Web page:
We parents of college students had better get the basements fixed up. According to Karl Rove and his political action group, chances are the kids will be hauling themselves and their ratty belongings back home after graduation.
American Crossroads is out with a political ad that shows President Obama dishing with celebrities and quaffing a beer, and notes that "after four years of a celebrity president," half of college graduates can't find jobs that fit their skills, student debt has topped $1 trillion, and — OMG! — 85 percent of recent college grads have been forced to move in with their parents.
I don't think this ad will faze college students, who tend to be optimistic about overcoming the obstacles mentioned. But parents are a different story. Eighty-five percent moving back home? You can see a shudder moving through the land.
Parents can stand down, however. PolitiFact, the fact-checking service of the Tampa Bay Times, examined the claim and pronounced it false.
It turns out the 85 percent number is kind of a suburban myth. PolitiFact found it originated with a now-defunct consulting firm, Twentysomething Inc., whose managing director said it came from a poll done "many years ago" for an undisclosed client — not a claim you'd want to stake your reputation on.
A more accurate picture of the so-called boomerang generation is found in a recent report by the Pew Research Center, which did extensive polling based on census data. It found that 39 percent of adults ages 18 to 34 said they either lived with their parents or had moved back in temporarily in recent years. Up to age 30, college graduates were as likely as nongraduates to be living with the folks. Just after age 30, only 10 percent of college grads remained tied to their parents' homes, compared with 22 percent of those without a college degree.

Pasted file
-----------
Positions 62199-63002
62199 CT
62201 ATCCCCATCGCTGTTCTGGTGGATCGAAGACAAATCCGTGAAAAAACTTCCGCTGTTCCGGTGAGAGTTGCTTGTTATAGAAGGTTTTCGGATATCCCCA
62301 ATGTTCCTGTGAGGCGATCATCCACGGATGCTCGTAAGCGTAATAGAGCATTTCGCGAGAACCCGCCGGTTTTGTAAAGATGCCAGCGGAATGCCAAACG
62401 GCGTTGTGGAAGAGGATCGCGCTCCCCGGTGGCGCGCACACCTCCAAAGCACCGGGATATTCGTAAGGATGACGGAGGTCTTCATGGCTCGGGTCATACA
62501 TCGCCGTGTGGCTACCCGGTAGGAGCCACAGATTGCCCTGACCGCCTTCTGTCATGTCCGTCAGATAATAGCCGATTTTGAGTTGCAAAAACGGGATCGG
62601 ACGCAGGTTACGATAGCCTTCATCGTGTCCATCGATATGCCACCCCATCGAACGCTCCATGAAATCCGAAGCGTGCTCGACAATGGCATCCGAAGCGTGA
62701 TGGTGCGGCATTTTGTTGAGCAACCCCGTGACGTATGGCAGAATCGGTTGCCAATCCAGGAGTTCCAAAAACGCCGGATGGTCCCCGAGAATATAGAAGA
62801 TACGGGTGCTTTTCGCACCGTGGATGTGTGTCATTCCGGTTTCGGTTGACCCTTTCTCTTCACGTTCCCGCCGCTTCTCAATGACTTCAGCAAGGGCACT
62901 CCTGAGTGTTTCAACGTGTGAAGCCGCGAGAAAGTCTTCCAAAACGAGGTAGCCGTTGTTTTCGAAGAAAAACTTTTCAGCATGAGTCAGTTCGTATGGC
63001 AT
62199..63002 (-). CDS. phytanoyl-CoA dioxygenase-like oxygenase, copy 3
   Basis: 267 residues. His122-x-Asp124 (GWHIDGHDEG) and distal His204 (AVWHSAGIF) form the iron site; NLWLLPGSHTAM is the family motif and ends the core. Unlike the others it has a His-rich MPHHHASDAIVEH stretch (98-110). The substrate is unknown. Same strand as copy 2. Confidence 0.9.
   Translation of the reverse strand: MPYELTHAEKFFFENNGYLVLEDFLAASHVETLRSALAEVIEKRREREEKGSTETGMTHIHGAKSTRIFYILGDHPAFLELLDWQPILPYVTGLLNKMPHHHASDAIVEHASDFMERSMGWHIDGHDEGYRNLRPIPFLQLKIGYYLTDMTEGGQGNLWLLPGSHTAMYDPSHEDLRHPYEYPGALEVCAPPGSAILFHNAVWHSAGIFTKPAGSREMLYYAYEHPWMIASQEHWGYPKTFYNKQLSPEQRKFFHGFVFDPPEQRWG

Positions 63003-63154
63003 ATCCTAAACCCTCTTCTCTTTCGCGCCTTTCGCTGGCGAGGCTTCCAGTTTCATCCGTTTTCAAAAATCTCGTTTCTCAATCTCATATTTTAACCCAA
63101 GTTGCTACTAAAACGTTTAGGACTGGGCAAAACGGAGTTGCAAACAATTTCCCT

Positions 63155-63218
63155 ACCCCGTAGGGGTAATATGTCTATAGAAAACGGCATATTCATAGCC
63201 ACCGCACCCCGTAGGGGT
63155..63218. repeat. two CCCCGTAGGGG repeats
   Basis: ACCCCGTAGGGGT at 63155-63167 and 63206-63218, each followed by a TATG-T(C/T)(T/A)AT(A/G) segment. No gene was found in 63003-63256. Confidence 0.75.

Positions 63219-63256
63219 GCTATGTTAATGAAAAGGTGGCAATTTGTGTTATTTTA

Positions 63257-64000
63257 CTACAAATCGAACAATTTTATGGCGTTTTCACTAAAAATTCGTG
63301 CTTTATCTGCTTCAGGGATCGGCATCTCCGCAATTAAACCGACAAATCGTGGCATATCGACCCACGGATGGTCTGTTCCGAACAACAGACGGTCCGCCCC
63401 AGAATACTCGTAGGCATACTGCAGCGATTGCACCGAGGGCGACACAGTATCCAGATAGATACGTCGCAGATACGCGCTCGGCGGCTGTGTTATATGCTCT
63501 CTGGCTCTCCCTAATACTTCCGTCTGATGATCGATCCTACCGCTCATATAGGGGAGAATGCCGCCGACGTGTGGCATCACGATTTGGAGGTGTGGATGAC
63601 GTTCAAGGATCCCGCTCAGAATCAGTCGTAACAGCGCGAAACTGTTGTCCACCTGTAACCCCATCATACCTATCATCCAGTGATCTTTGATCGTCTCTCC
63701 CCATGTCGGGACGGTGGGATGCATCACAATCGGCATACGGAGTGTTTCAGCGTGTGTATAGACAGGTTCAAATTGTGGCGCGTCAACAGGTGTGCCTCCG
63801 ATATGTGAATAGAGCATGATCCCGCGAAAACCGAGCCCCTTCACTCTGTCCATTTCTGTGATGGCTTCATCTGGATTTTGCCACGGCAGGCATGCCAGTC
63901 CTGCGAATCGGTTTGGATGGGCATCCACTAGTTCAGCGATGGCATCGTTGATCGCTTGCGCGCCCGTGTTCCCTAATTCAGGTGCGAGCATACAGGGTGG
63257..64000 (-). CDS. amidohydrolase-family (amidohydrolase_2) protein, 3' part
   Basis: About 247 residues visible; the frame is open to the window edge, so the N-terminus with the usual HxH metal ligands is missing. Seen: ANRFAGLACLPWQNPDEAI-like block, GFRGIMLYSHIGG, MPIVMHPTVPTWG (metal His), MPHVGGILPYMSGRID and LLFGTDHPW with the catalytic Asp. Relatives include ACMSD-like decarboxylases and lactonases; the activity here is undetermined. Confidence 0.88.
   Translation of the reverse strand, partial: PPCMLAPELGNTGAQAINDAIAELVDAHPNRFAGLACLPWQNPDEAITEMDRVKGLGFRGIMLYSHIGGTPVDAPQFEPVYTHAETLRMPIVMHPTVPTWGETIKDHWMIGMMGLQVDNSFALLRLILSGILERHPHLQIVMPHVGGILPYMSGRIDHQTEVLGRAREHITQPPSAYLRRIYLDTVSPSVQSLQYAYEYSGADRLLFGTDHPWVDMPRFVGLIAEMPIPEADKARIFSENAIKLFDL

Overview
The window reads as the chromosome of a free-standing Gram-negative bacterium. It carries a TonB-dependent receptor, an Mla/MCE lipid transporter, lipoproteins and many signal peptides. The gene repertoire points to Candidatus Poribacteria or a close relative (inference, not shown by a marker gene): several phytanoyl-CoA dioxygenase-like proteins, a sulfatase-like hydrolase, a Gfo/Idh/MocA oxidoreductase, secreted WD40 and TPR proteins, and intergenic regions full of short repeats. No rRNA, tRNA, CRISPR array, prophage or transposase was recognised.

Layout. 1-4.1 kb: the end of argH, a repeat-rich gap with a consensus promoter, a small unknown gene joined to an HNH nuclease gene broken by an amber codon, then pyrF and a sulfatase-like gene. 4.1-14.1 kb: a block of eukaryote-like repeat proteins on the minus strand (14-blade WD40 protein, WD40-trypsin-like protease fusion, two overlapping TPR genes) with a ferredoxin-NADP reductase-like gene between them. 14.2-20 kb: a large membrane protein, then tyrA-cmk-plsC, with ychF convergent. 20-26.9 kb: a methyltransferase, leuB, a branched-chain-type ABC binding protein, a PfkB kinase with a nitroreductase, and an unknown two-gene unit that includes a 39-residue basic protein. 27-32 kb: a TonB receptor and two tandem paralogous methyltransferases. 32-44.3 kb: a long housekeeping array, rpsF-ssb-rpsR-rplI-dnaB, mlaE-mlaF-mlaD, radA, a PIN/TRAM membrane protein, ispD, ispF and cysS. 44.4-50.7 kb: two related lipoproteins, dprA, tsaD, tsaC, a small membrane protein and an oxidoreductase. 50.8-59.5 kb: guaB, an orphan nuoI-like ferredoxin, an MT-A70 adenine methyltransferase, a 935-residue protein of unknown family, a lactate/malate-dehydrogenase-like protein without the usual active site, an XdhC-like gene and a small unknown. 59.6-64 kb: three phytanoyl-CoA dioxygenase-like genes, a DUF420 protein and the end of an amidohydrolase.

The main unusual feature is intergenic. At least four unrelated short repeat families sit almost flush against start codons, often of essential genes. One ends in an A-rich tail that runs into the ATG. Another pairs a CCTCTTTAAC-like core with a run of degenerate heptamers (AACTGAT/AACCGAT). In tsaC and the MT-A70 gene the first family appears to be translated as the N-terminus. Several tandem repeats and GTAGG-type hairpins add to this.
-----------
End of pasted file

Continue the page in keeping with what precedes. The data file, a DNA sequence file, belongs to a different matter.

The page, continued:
Rove's group is correct that the number of young adults living with parents is up due to the economic slump. Pew found the highest incidence of such multigenerational households since the 1950s.
But does that really indicate a lost generation? Living with the parents after college isn't exactly a new phenomenon. I did so for a couple of years to save money while working an evening reporting shift for a small newspaper.
In the Pew report, most of the young people and parents surveyed reported being OK with cohabitation. Everybody pretty much got along, and both generations reported financial benefits. Studies have shown that the young adults of Generation Y mostly have good relationships with their baby-boomer parents.
The boomerang effect isn't happening just because college graduates want to bond with their parents, of course. Long job searches and low pay for entry-level jobs have a lot to do with it, as does debt. On those points, Crossroads America hits a legitimate target.
But the specter of moving home with the parents isn't really scaring anybody. My personal view is that graduates are better off living on their own, so they can achieve true independence and might learn how to cook. But I'm keeping my college sophomore's room intact — just in case.
Barbara Shelly writes for the Kansas City Star.